Peter Dreier

Peter Dreier teaches politics and chairs the Urban & Environmental Policy Department at Occidental College. His latest book is The 100 Greatest Americans of the 20th Century: A Social Justice Hall of Fame (Nation Books, 2012).

Recent Articles

“The Full Spectrum of the Republican Party”

In his victory speech Tuesday night after winning the Wisconsin primary, Senator Ted Cruz pointed to his endorsements from former GOP presidential candidates former Texas Governor Rick Perry, Senator Lindsey Graham, former Florida Governor Jeb Bush, Carly Fiorina, and Wisconsin Governor Scott Walker, as proof that he has the “full spectrum of the Republican Party coming together and uniting behind this campaign.”

But what’s most striking about these political figures is how much they have in common. They differ in height, weight, charisma, and personality, but there’s hardly any distance between them when it comes to what they believe about government and public policy. On a scale of one to ten—with ten being the most reactionary—every candidate rates an eight or above.

Here’s where Cruz and those ex-rivals who now support him stand on the major issues facing the country:

·       Obamacare—against

·       Raising the minimum wage—against

·       Raising taxes on the super-rich—against

·       Overturning Citizens United—against

·       Abortion and Planned Parenthood—against

·       Same-sex marriage—against

·       President Obama’s executive actions to protect Dreamers and the parents of children who are citizens or legal permanent from deportation—against

·       Strengthening regulations on Wall Street—against

·       Tightening gun control laws—against

·       Allowing Syrian refugees to enter the U.S.—against

·       Eliminating the death penalty—against

·       Promoting green jobs—against

·       Reducing military spending—against

·       Making voter registration easier—against

·       Labor unions—against

The “full spectrum” of Cruz supporters covers an extremely narrow ideological niche that is out of sync with the vast majority of the American public.

How the Fight for 15 Won

A timeline of the events that led to California's progressive victory

(Photo: AP/Rich Pedroncelli)
(Photo: AP/Rich Pedroncelli) Supporters of California's minimum-wage increase celebrate outside the state Senate Chamber in Sacramento after the measure was approved on March 31. T he political earth has shifted. Last week’s tectonic jolt began in California, where the legislature voted Thursday to raise the statewide minimum wage to $15, the highest in the nation. The ripple effects of California’s huge victory for progressive forces are already being felt around the country. The California legislation will increase the current $10 minimum wage to $10.50 next January, then $11 the following year, and increase it by $1 annually until 2022, when it will reach $15. Thereafter, it will increase each year at the same rate as the cost of living. The federal minimum wage has been stuck at $7.25 an hour since 2009, frozen in place by the Republican opposition. In response to that gridlock, 29 states and Washington, D.C., have enacted higher minimum wages than the federal level. The hike to $...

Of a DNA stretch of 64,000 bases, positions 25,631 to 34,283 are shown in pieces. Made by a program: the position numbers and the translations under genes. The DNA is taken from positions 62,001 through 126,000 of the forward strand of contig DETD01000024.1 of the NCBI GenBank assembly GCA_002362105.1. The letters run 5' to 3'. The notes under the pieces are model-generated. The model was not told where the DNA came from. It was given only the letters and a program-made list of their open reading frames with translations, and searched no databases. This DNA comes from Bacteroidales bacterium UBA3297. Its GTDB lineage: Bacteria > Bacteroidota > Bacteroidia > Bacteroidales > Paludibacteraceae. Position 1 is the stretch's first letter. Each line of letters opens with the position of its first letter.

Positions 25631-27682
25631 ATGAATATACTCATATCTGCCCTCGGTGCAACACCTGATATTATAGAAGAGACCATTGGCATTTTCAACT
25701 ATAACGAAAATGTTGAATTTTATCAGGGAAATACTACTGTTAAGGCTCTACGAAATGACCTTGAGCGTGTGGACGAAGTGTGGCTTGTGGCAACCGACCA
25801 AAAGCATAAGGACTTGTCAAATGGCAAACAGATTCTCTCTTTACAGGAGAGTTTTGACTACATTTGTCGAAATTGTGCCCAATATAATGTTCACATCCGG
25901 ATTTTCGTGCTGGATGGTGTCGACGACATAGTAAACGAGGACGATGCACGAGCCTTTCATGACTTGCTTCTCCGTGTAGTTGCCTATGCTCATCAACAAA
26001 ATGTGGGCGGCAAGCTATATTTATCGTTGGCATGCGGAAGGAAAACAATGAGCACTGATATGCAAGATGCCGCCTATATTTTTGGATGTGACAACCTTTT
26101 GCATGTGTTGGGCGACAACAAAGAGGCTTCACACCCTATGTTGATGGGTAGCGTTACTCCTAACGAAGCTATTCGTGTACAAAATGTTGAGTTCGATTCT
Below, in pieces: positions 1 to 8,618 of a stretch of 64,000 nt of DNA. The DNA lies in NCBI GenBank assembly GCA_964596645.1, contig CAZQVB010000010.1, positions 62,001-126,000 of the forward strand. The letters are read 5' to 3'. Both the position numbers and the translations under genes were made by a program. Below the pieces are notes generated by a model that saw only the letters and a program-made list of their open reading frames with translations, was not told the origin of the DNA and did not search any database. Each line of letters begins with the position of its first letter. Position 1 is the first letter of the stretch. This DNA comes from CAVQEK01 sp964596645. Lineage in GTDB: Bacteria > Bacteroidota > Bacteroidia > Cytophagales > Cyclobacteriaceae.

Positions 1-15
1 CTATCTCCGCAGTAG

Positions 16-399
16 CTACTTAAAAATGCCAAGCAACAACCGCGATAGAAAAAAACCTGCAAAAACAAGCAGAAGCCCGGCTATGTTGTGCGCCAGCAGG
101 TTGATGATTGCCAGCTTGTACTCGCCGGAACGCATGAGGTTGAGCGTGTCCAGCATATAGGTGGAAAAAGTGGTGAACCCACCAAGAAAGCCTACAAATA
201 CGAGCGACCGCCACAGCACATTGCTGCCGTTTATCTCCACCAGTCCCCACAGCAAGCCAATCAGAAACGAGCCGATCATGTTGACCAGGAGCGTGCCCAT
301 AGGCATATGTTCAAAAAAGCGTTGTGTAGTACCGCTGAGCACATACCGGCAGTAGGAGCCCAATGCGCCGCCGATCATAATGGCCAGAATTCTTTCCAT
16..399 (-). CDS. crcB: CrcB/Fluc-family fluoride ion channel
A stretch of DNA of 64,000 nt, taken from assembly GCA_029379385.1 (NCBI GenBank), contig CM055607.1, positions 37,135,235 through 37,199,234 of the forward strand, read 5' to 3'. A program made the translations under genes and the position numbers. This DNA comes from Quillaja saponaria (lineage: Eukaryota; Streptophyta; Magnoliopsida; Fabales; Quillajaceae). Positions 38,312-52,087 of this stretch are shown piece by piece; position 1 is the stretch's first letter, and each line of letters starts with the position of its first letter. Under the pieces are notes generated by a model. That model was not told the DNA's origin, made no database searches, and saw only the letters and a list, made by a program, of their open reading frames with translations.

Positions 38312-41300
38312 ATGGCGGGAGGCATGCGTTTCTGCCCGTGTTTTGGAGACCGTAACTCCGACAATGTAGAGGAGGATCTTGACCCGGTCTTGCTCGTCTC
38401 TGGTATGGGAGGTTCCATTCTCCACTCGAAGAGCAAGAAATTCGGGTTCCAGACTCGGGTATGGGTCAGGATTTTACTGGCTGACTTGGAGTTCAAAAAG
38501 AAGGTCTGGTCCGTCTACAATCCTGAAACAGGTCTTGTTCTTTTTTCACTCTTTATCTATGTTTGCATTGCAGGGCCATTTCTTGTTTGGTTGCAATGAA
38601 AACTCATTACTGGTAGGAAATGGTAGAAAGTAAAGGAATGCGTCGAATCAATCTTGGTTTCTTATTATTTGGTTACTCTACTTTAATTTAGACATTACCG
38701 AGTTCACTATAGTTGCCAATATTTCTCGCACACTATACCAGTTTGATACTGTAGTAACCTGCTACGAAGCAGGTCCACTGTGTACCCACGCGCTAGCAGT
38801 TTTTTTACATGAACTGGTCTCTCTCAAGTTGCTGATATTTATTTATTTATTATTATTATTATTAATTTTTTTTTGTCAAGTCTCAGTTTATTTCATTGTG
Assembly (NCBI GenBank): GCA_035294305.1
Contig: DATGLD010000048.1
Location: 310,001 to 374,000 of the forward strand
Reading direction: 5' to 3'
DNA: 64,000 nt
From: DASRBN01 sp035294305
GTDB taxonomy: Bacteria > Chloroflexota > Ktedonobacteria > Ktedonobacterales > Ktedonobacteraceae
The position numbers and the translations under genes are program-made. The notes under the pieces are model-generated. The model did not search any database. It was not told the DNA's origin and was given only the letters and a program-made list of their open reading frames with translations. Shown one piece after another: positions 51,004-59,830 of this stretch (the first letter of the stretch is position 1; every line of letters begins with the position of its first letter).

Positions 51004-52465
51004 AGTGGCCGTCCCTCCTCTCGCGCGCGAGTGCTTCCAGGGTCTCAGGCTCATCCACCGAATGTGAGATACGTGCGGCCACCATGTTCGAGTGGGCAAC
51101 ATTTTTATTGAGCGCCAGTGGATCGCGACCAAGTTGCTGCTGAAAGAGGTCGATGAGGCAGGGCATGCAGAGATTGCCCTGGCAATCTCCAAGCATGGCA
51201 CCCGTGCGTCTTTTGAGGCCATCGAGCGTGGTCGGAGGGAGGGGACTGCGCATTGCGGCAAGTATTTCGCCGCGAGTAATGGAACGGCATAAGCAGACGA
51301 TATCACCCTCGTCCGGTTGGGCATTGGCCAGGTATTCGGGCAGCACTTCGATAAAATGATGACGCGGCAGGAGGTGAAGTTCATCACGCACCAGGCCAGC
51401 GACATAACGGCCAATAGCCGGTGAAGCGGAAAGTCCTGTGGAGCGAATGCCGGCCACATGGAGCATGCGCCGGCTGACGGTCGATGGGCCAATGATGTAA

Paul Ryan: The GOP’s Next Presidential Nominee?

The House speaker has said he’s not interested in the presidency, but he’s united his bickering party once before, and may do so again.

Rex Features via AP Images
Rex Features via AP Images House Speaker Paul Ryan at a weekly press briefing on March 3, 2016. H aving sat behind President Barack Obama during the State of Union Address in January, House Speaker Paul Ryan told reporters afterward that he had done his best to maintain a poker face and avoid wincing, despite his objections to much of what Obama said, out of respect for the office. But Ryan’s real expression was closer to a smirk, and it hinted at another possibility. Ryan might have been telling himself, “That could be me up there a year from now.” It’s not as far-fetched as it sounds. In fact, amid a presidential primary that has broken all the rules and left the GOP at loggerheads, a Ryan nomination is not only possible— it might even be probable. Ryan has already emerged triumphant from the fray of another party fracas, when his House colleagues “drafted” him to be speaker after John Boehner resigned last fall. Similarly, if Donald Trump doesn’t arrive at the GOP convention in...

Nine Battleground States that Could Flip the Senate -- and the Supreme Court

A Democratic president needs a Democratic majority in the Senate to turn around the high court. Here are the states that could make the difference in 2016.

(Photo: AP/J. Scott Applewhite)
(Photo: AP/J. Scott Applewhite) Senate Minority Leader Harry Reid of Nevada, center, will not be seeking re-election this year. The race for the open Senate seat is likely to be a close one. W ithin hours of Supreme Court Justice Antonin Scalia’s death on Saturday, Senate Majority Leader Mitch McConnell said that the Senate should not confirm anyone whom President Barack Obama nominates to fill the vacant seat, but wait until a new president is elected. McConnell’s comment put in bold relief the huge stakes, not just of the presidential election, but of who controls the Senate. If Democrats take back the Senate as well as the White House, a Democratic president could replace not only Scalia but also fill two and possibly three other Supreme Court seats likely be vacated in the next few years. Election watchers believe that there is a reasonable chance that the Democrats can gain four seats and take back the Senate. (Republicans currently have a 54-46 Senate majority. If Democrats win...

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